A.C Bradley writes:
“The ghost affects imagination not simply as the apparition of a murdered King who desires the accomplishment of revenge, but also as the representative of a hidden ultimate power; the messenger of divine justice set upon to atone his offences for which it appeared impossible for man to avenge.” (Paraphrased)
The ghost of Hamlet’s father serves as an ominous reminder that although in Theory the perfect crime exists, with murder, it is much different when looked at from the perspective of Practice. Even if you carry out the perfect crime, your conscience lingers and often times consumes your soul. We see this theme in the paranoia of Macbeth and especially Lady Macbeth. There is an omnipotent power in the universe that leads our innately imperfect humanity to their demise. It is a mysterious and vexing force of the cosmos. Before young Hamlet finds out his father’s real cause of death, he admits he had an inkling to the truth: O my prophetic soul, my uncle.The Ghost is the apotheosis of Crime and Punishment and pervades the psyche of the play throughout. When the usurping King Claudius attempts to pray for repentance, he struggles profusely and concludes: my words fly up, my thoughts remain below, words without thoughts, never to heaven go. Claudius only fakes feeling guilty because he discovers his deed has been disclosed and he wants to continue living in his idea of Paradise; incestuous, lavish, lustful, luxury. He’s a virtuoso sociopath and psychopath, but there’s no out-foxing Divine force. Claudius is stuck in a cycle of vexingly haunting guilt which he will have a hell of a time trying to escape from. As the Jester Stephano says:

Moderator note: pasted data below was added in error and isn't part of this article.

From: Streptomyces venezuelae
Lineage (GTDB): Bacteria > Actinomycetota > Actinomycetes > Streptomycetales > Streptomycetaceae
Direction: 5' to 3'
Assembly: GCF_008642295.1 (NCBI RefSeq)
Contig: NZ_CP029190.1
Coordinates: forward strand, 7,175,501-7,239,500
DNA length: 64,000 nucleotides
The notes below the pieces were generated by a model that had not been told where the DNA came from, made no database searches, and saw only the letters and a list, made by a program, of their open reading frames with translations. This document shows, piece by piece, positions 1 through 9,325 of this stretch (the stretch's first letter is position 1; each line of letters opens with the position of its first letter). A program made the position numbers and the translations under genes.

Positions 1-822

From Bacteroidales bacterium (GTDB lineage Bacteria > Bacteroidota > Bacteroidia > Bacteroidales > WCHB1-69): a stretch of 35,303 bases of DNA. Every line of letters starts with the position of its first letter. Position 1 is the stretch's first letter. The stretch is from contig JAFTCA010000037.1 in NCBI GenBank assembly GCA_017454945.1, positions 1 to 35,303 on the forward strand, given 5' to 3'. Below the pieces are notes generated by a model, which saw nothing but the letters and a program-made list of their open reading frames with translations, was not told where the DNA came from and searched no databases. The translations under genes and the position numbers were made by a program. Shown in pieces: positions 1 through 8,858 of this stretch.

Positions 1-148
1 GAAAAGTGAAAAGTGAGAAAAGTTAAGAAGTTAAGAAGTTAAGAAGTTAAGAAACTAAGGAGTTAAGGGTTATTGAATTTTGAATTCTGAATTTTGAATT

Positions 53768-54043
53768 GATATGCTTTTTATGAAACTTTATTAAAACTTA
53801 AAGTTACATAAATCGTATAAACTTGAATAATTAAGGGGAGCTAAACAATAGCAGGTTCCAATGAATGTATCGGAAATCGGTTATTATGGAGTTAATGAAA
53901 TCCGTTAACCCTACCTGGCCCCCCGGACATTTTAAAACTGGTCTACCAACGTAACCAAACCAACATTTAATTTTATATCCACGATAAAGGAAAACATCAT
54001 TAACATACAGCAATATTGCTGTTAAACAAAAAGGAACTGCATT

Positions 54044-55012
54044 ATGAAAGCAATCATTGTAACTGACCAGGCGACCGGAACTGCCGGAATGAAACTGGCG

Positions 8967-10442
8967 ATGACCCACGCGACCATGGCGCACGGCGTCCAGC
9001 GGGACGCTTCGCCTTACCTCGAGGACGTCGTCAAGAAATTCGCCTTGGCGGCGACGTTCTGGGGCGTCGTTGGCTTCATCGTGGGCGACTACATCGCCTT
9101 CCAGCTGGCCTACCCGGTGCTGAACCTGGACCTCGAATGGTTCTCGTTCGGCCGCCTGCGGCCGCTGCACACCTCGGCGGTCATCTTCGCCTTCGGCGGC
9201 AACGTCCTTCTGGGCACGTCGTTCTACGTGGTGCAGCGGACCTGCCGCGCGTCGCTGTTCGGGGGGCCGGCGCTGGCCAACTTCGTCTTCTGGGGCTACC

He that dies pays all debts; The Tempest 3.2
or as Ernest Hemingway wrote: Isn’t it pretty to think so.